27. 27. but only to generate a partial list of some of the mostsignificant IL resources that are available and accessible atthis point in time from (specify) language sources andauthors. We fully realize that this listing of selected items isonly a "snap shot in time" and that new IL resources arebeing added virtually every month, and existing onesamended, updated, superseded or entirely deleted. Pleasebring any omissions or errors of commission to our attention.Thank you and we hope that this endeavor will be helpfuland timely, not only to Information Literacy teachers,students, researchers, government agencies, professionalassociations, and institutions and organizations concernedwith education and training, but ordinary citizens, studentsand non-specialists in countries with (specify) speakingpopulations, not only in their indigenous geographic region,but anywhere in the world where a Diaspora may exist.”Their lists, in short, would not have to be necessarily fullycomprehensive and inclusive, authoritative or peer-reviewed,but they were encouraged to collaborate with their peers indeveloping their lists. And errors of both omission andcommission of entries were encouraged to be reported backby viewers to the contributors.Thus, this initial document contains about forty individuallanguage lists which have been prepared to date. Additionalsubmissions are expected in future months and uploadedonline. Already in hand and included herein, or inpreparation and expected soon, are Chinese, Japanese,Russian, Turkish, French, German, Dutch, Spanish, Brazilian,Korean, Arabic, English, Portuguese, Italian, Swedish, Finnish,Norwegian, Icelandic, Polish, Hungarian, Czech, Slovakian,Bulgarian, Romanian, Hindi, Bengali, Nepali, Lithuanian,Slovenian, Croatian, Albanian, Ukrainian, Bosnian, Armenian,Thai, Vietnamese, Laotian, Cambodian, Malaysian,Indonesian, Filipino, Hindi, Bengali, Turkmen, Uzbek,Azerbaijani, Greek, Amharic, Afrikaans, Swahili, Zulu, Shona,and other languages.The following “general disclaimer template” was suggested toguide contributors, but they are encouraged to edit and tailor Overview of Information Literacy Resources Worldwide | 26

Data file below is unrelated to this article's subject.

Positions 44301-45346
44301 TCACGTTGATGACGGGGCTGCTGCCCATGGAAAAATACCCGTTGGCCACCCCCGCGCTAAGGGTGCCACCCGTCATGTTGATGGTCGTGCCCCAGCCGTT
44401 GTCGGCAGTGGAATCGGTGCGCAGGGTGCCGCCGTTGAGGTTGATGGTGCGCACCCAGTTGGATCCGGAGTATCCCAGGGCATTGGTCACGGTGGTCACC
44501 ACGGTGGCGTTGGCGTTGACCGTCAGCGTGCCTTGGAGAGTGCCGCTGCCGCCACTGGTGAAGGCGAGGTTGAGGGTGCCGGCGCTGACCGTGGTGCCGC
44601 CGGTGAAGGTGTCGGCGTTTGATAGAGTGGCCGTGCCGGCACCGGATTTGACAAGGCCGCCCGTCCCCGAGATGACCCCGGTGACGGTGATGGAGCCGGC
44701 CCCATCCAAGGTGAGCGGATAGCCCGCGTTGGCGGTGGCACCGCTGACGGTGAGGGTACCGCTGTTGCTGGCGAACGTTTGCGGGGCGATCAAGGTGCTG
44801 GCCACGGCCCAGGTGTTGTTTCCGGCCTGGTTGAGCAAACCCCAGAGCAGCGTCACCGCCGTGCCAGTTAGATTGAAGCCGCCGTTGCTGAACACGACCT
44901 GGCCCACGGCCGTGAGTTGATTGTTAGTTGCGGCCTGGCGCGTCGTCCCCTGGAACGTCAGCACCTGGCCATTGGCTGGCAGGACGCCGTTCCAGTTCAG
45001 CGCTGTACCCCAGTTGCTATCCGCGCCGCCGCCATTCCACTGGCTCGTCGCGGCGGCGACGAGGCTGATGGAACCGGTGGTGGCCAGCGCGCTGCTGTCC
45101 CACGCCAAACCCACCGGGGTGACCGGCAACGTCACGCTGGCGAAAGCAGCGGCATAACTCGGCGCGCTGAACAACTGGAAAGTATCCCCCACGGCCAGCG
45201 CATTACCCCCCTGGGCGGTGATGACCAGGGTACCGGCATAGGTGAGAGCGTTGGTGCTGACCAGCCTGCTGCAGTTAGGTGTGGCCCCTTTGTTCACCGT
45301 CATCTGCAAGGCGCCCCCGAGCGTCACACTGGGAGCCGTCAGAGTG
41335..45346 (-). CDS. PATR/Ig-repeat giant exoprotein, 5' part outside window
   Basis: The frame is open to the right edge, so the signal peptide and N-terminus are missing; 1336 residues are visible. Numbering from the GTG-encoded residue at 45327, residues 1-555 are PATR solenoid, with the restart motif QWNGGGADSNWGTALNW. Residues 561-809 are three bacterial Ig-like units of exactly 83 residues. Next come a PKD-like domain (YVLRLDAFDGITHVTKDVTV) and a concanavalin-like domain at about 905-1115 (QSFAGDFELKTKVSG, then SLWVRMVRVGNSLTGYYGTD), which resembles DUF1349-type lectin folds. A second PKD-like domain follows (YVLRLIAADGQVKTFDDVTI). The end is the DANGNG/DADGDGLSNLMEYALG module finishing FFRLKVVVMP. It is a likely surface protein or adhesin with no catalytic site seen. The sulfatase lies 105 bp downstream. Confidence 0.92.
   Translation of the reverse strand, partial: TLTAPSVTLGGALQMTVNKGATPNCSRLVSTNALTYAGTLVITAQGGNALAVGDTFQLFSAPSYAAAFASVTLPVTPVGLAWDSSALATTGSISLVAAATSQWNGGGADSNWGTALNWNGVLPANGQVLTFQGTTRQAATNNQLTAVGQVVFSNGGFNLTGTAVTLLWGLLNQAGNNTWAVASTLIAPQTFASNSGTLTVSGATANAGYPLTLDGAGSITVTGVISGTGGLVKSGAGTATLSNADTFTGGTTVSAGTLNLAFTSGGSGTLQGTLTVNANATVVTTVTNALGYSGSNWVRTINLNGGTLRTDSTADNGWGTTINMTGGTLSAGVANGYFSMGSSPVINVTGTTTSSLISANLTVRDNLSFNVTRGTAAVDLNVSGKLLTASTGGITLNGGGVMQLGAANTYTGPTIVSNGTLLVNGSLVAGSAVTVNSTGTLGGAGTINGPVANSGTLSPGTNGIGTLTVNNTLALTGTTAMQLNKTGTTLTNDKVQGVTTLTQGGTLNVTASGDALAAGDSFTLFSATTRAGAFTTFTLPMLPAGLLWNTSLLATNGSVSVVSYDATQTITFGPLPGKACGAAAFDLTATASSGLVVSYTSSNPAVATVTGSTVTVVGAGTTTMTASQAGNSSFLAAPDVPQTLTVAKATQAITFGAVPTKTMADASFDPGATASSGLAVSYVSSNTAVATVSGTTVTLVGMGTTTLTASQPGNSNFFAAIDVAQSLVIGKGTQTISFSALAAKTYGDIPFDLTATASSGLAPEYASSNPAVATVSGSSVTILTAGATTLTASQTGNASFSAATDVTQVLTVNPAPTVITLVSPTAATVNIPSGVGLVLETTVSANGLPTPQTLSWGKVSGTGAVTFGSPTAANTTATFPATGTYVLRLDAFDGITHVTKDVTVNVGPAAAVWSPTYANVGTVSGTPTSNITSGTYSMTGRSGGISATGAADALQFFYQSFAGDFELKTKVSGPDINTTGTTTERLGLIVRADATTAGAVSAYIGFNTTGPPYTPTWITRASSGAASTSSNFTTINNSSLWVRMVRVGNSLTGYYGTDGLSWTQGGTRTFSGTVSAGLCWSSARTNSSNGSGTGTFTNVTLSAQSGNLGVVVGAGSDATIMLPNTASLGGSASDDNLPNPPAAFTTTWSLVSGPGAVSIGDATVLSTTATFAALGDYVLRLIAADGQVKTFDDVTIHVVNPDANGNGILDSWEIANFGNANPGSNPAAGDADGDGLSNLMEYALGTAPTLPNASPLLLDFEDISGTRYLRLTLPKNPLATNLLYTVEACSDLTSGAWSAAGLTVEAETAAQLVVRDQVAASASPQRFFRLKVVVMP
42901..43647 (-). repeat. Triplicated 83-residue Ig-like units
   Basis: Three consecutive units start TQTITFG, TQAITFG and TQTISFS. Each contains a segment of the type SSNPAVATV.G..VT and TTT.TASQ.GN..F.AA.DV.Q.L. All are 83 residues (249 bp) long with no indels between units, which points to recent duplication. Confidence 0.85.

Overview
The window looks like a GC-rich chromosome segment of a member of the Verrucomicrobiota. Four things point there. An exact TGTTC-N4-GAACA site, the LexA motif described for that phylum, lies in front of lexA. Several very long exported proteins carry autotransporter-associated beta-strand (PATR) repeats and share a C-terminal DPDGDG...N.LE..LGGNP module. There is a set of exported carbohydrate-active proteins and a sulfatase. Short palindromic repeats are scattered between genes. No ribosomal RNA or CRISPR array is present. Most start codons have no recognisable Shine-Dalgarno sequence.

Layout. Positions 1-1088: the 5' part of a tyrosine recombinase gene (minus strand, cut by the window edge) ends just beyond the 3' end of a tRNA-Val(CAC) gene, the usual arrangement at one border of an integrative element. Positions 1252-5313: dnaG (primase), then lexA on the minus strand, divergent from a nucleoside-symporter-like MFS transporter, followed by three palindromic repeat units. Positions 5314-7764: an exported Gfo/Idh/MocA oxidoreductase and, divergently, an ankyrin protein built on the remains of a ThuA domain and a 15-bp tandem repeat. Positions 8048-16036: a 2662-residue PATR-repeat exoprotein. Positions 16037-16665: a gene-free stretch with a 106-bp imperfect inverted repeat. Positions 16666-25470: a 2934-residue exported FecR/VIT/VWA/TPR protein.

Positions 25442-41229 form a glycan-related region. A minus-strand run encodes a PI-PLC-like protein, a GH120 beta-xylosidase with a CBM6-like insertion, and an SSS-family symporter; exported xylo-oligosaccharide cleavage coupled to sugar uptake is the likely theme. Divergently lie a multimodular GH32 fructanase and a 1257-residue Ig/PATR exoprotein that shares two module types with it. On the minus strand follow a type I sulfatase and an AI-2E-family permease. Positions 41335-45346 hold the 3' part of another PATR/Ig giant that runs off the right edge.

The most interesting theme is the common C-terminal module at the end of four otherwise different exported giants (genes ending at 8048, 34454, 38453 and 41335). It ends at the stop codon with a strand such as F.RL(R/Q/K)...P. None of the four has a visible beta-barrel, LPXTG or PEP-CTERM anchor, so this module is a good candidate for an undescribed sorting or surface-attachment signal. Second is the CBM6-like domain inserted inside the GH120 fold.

28. 28. it to suit their unique language circumstances as they deemappropriate.Also, contributors in multilingual countries were told that theymay wish to include in their introductory disclaimer note afew sentences such as the following:"Of course there are many Information Literacy resourceswhich have been created by our own citizens or others livinghere, but in languages such as English and French, ratherthan our indigenous language(s). We simply wanted toensure here, by compiling this listing, that our ownindigenous, native language Information Literacy resourcesare made more visible and we dont risk them beingundiscovered or ignored."Finally, some contributors are expected to place an asterisk (* ) tag in front of an entry on their language list if the entry isof primary value to laypersons, rather than professionals. Thecontributors also have the option of tagging entries intendedfor various special-needs audiences, such as students, lessliterate adults, unemployed and underemployed and othereconomically and socially marginalized and disadvantagedgroups in society, such as women and girls, senior citizens,migrant populations and persons with disabilities. Most listsat this early stage do not yet use these tags, but manyeventually are expected to as lists are updated, and new listscontinue to be added, and we will try to keep you advised onthis feature. As more entries are continuously added to thelists, it could save considerable time for viewers to view onlythe items in which they are particularly interested, dependingon whether they are laypersons or professionals or personswith special needs. Overview of Information Literacy Resources Worldwide | 27
  29. 29. 4. Individual LanguageList ContributionsIndividual major language list contributions by distinguishedinternational, regional, and country level LIS professionalswho have specialized in the Information Literacy field arepresented below. Please note, very importantly, that theentries are not country-based, but rather are language-based. The lists are usually entitled “List of SelectedInformation Literacy Resources Available in a (specified)Language.” “Selected” means important in the view of thecontributor and his/her collaborators, but not necessarilypeer-reviewed. Moreover, the materials may well have been,at some point, translated into or from other languages usedin that country, but may or may not be still available in all orany of those other languages, either from the contributors orfrom some other source. Moreover, there should be noinference that just because this IL resource listing has beenprepared in a native, indigenous language, that there are noother IL resources available that were created and areavailable in other languages in the same country. Many, ifnot most countries are multi-lingual even though there maybe one or more official languages, and it is to be expectedthat individuals create and publish information of all types inthe several languages used in that country.Also, please note that the contributors would very muchappreciate your bringing any errors, whether omissions orcommissions, to their attention. In other words, this multi-lingual database is very much still a “work in progress.” Overview of Information Literacy Resources Worldwide | 28